In the transmit mode, when the signal at transformer T1 is outgoing, the speech signal at NODE 2 is coupled via amplifier A3 to one input of the exclusive OR gate G1. The speech signals at NODE 1 are coupled through the inverter amplifiers A4, A5 to the other input of gate G1. The amplifiers convert the speech signals to square waves. Since the signals at NODE 1 and NODE 2 are in phase, the input signals at the inputs of gate G1 are in phase and the output of that gate is low.
In the receive mode, when the signal at transformer T1 is incoming, the inputs to gate G1 are out of phase, therefore, high. Thus, a low output from gate G1 indicates outgoing signals and a high output indicates incoming signals.
The telephone lines cause some phase shift in the input signals to gate G1. Therefore, those signals are not exactly in phase, causing positive going spikes to appear on the output of gate G1 in the outgoing mode, and negative going spikes on the output of gate G1 in the incoming mode. See, for example, the timing diagrams showing the output of gate G1 in FIGS. 2 and 3.
Means are provided for eliminating these spikes. More particularly, the output of gate G1 is coupled via resistor R16 to one input of differential level detector A8. The other input of the detector A8 is coupled to a reference level circuit 22. The reference level circuit comprises resistor R17 shunted by capacitor C10 for connecting negative voltage to the input and resistor R18 (substantially equal to resistor R17) for connecting positive voltage to the input, thereby assuring a low input.
A capacitor C9 across the inputs of detector A8 absorbs the spikes causing the outout of detector A8 to be a steady high for incoming speech and a steady low for outgoing speech. (See FIGS. 2 and 3)
Means are provided for determining the level of the signal in the loud-speaker amplifier means. More particularly, signal level detecting circuitry 24 is provided which comprises buffer amplifier A7 with its input coupled to the junction of the output of amplifier A6 and resistor R9. The output of amplifier A7 is connected through coupling resistor R13, high pass filter F2, low pass filter F3 amplifier A10, rectifier and integrator circuit 26 to one input of D.C. level detector LD1. The other input of D.C. level detector LD1 is coupled to a reference level circuit 27 similar to circuit 22.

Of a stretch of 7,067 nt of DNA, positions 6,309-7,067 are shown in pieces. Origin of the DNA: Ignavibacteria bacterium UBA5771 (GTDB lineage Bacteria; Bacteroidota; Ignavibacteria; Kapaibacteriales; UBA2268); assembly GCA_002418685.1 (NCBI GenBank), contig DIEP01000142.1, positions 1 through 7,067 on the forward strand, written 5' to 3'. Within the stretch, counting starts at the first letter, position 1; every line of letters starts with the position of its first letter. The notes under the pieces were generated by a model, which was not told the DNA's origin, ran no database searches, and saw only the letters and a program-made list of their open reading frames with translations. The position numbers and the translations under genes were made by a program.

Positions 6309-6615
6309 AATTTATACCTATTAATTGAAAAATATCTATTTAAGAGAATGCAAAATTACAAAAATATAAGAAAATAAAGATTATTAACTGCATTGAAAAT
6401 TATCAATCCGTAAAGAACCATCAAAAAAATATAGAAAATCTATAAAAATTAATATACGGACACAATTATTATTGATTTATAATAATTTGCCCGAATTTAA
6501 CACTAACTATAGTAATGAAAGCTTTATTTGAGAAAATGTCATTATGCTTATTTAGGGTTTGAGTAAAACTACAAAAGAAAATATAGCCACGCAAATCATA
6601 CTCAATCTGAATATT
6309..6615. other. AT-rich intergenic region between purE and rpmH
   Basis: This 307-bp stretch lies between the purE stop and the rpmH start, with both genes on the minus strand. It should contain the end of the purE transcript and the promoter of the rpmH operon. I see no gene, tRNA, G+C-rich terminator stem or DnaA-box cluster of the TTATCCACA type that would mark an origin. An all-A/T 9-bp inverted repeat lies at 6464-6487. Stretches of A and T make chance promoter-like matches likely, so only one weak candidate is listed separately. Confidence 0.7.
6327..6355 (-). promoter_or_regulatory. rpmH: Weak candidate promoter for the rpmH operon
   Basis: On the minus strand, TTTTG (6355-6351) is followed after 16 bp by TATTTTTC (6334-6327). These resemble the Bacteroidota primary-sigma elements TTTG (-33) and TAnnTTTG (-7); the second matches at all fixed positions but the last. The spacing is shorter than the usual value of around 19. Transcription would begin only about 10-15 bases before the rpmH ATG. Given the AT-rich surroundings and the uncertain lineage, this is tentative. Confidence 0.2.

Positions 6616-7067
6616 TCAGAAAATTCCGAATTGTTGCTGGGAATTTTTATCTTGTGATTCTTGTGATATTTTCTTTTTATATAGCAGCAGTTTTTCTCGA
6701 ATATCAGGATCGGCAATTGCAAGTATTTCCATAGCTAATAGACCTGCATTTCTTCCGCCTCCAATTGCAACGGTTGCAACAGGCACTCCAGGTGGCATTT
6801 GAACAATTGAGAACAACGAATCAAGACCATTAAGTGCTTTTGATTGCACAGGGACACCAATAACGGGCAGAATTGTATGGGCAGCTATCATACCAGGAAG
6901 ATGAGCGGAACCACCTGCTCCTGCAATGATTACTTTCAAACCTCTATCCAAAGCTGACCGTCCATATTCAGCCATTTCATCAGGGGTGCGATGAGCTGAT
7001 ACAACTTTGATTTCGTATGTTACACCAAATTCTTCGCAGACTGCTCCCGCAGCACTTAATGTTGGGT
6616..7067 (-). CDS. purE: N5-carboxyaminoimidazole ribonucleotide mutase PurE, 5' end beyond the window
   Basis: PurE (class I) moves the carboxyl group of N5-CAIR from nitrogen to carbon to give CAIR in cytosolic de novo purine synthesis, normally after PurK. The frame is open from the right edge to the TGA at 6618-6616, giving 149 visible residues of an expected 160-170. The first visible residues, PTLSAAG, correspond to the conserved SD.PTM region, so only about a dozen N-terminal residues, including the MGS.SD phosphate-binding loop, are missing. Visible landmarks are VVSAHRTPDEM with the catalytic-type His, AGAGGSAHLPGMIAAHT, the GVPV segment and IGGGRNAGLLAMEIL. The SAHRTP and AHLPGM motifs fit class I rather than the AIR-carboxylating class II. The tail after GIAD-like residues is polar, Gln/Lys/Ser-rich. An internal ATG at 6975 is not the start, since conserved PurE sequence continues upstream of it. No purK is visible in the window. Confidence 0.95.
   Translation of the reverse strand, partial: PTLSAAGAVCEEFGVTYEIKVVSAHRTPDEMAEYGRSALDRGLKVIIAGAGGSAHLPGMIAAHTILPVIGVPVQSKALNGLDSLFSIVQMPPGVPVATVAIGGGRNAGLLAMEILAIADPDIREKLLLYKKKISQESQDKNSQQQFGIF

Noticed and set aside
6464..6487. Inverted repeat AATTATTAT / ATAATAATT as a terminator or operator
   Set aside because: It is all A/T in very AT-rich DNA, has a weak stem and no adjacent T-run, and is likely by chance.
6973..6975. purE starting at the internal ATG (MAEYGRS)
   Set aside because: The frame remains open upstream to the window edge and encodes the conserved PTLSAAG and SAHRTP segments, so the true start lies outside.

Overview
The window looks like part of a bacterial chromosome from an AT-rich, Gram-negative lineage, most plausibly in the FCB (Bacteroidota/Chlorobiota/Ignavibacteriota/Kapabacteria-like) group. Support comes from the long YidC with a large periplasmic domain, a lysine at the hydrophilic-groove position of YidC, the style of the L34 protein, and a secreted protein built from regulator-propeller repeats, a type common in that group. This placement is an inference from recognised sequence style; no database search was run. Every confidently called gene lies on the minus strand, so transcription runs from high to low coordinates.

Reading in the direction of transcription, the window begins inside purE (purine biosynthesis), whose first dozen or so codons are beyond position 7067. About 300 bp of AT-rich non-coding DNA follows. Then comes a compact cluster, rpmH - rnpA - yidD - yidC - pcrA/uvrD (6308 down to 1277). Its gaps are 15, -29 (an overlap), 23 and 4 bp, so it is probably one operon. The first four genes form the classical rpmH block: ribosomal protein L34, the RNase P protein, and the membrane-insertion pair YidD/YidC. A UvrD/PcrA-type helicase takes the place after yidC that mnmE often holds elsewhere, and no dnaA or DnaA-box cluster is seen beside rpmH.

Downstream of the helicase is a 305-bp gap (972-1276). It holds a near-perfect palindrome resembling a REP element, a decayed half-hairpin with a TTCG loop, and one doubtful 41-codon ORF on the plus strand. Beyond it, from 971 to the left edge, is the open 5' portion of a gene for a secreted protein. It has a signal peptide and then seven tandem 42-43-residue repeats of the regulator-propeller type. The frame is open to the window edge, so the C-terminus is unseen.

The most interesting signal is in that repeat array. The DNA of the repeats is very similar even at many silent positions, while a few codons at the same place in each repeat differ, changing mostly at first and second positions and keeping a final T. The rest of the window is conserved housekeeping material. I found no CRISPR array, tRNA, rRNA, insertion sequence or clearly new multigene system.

Means are provided for shunting the level determining circuit 24 to positive voltage. More particularly, level determining switching means 28 is provided and comprises FET transistor Q3 coupled through capacitor C8 between the junction of high pass filter F2, low pass filter F3 and positive voltage. A resistor R15 prevents a voltage build up on capacitor C8, while transistor Q3 is in the non-conducting state.
Transistor Q3 is switched responsive to the output of gate G2, which is coupled thereto through resistor R14. The output of gate G2 goes high responsive to a low signal at either of the inputs and low responsive to high signals at both of its inputs. Since the output of detector A8 is low during outgoing speech, the output of gate G2 is a steady high during outgoing speech. (See FIG. 3) Thus, during outgoing speech, transistor Q3 is steady on, causing the output of level detector LD1 to stay low.
Means are provided for controlling the receive and transmit switching means responsive to the outputs of the level detecting circuit 24 and/or the output of the direction detecting circuit 21. More particularly, control circuit means 29 is provided comprising gate G3 which controls timing circuits M1, M2 and M3, that in turn control gates G4 and G5 whose outputs switch transistors Q2 and Q3, respectively.